WASHINGTON — Military service leaders are privately expressing reservations about removing sexual assault cases from the chain of command, the Associated Press has learned, striking a note of caution in a move toward changing the military justice system. which has come under increasing criticism.
In a memo to Defense Secretary Lloyd Austin, service leaders voiced their concerns about increasing pressure to transfer prosecution decisions on sexual assault and possibly other major crimes to independent judge advocates. He said the change could reduce litigation, delay cases and potentially provide less help to victims.
While they indicated they were open to change and reform of the justice system, most were concerned about how this would be done, while ensuring that there was no unintended loss to unit leadership or readiness. According to officials familiar with the memo, many said it would create additional cumbersome bureaucracy.
Several officials on condition of anonymity described the memos to the AP because they have not been made public. The memos submitted to Austin were from the civilian secretaries of the Army, Navy and Air Force and the National Guard.
Reservations expressed by service leaders may provide a measure of ammunition for those in Congress who oppose the removal of the chain of command from sexual harassment lawsuits. However, proponents of the change argue that the current system fails to address a problem that has plagued the military for a long time.
Officials said all service leaders agree that change is almost certain, and they agree that more needs to be done to improve and professionalize the Judge Advocate Corps. But they are concerned about how quickly the changes are being made and whether there is room for dialogue about how they are implemented.
Earlier this year, an independent review commission created by Austin recommended that sexual assault prosecutions be transferred to judge advocates reporting to the civilian-led office of the chief special victim prosecutor. Independent judge advocates will decide two key legal questions: whether someone should be charged and whether the charge should go to court martial.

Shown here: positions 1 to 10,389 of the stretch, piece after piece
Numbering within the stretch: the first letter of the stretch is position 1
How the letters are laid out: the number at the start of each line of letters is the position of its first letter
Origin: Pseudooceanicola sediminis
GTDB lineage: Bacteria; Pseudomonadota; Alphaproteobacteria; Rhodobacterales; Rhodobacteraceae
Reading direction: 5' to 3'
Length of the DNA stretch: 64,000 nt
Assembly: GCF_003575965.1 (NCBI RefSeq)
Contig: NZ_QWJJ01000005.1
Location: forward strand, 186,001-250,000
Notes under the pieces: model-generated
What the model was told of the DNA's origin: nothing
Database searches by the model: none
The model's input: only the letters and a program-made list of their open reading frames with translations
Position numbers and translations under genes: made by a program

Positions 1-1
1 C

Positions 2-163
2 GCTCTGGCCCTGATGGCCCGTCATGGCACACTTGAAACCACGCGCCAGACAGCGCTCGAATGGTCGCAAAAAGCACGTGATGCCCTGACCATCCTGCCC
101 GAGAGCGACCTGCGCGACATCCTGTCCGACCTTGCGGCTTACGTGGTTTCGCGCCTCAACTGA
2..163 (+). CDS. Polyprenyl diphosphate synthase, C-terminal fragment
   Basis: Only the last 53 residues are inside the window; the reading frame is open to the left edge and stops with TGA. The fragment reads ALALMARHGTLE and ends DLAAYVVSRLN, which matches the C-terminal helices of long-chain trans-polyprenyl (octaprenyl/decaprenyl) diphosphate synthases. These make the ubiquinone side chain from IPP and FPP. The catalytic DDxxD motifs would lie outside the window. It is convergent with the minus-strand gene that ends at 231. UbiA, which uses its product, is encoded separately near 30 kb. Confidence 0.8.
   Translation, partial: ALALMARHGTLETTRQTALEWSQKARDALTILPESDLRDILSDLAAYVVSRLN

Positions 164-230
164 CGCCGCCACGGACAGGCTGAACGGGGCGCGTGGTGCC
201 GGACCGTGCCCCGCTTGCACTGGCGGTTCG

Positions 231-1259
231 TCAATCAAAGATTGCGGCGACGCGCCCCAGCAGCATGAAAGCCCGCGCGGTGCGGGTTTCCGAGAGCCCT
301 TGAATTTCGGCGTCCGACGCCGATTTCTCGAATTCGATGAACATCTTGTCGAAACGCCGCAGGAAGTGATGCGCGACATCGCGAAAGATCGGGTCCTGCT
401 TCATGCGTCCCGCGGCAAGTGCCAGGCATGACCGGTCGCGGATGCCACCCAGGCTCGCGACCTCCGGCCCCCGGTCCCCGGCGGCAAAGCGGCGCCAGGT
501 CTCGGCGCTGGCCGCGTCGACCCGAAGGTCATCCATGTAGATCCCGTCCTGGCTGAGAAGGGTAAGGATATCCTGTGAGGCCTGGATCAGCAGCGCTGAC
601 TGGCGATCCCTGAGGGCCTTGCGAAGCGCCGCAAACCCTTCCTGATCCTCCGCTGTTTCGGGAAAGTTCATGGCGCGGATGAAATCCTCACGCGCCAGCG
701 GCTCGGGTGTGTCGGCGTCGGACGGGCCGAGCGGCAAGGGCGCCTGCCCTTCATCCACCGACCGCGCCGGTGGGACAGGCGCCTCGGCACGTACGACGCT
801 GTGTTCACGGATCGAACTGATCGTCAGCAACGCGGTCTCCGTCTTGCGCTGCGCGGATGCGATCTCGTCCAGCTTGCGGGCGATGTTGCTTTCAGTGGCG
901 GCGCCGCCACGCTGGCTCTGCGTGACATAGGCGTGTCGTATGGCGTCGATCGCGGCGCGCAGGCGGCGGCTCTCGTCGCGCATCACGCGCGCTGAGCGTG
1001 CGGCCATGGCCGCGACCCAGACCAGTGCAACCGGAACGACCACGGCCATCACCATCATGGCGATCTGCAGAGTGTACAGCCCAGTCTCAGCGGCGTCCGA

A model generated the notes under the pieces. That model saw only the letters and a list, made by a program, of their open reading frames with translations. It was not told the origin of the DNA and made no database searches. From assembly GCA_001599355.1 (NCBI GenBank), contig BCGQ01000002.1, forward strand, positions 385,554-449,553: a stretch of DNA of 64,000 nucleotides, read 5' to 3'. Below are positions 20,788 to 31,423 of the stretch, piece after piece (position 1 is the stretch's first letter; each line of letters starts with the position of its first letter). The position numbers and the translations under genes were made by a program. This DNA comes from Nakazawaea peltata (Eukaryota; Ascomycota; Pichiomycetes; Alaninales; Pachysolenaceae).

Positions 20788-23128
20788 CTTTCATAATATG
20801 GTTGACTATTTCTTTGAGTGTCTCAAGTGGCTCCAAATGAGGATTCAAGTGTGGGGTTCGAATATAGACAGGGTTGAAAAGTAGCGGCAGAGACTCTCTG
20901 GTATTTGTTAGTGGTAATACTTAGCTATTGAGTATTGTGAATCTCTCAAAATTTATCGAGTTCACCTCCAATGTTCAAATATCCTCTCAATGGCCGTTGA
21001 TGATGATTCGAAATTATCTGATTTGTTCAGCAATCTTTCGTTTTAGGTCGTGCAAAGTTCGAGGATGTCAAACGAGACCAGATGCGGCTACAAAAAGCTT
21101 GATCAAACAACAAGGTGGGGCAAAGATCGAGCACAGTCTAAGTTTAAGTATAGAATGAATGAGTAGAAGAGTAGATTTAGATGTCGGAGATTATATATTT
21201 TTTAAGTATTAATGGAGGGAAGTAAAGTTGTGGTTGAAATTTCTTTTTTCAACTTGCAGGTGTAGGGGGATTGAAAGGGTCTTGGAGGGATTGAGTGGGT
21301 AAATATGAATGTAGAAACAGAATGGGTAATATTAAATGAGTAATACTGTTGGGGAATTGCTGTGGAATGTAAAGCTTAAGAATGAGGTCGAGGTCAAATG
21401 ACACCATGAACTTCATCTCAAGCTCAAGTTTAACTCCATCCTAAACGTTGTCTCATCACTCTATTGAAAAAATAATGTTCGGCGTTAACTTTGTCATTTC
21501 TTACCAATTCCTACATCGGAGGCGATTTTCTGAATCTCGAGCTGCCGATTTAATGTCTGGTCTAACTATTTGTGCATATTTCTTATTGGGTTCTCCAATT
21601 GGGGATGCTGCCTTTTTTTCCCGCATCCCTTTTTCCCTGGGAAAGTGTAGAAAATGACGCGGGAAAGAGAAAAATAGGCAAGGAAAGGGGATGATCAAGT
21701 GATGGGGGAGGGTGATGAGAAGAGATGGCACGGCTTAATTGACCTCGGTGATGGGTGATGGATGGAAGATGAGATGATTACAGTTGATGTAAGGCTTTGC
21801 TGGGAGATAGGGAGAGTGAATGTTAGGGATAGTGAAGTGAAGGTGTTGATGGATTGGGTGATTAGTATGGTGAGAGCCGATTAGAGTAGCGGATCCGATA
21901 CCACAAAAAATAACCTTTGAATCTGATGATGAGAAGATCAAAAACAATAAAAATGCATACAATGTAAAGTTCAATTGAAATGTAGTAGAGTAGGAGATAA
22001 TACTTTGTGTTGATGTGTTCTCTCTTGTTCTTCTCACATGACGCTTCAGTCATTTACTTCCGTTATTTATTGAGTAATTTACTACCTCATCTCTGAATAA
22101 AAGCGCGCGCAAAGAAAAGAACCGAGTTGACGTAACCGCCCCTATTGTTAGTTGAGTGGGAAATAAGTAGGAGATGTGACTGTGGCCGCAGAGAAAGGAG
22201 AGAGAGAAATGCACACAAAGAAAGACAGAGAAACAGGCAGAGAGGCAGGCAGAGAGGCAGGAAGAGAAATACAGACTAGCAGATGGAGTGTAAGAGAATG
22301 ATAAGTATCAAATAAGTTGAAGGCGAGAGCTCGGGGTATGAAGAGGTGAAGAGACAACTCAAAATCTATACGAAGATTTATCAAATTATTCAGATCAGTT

Members of Congress are pushing for similar – and in some cases more widespread – changes. Because any such change would amend military law, it would require an act of Congress and cannot be done unilaterally by Austin.
Kirsten Gillibrand, a New York Democrat, now has bipartisan, filibuster-proof support for a bill that would make prosecution decisions by chain of orders for major crimes including sexual assault, rape . and murder. The legislation has been stalled in a procedural conflict in the Senate that supporters see as an attempt to delay and water down the bill.
In testimony on Capitol Hill last week, Austin said the military shouldn’t be afraid to change the way it deals with the problem of sexual assault. He said: ‘Clearly what we are doing is not working.
General Mark Milley, the chairman of the Joint Chiefs of Staff, had previously opposed the removal of commanders from the process, but he recently told AP and CNN he had changed his mind. Although he has not publicly supported any particular change, he said it was time to do something different because ‘we’ve been at this for years, and we haven’t moved the needle effectively.’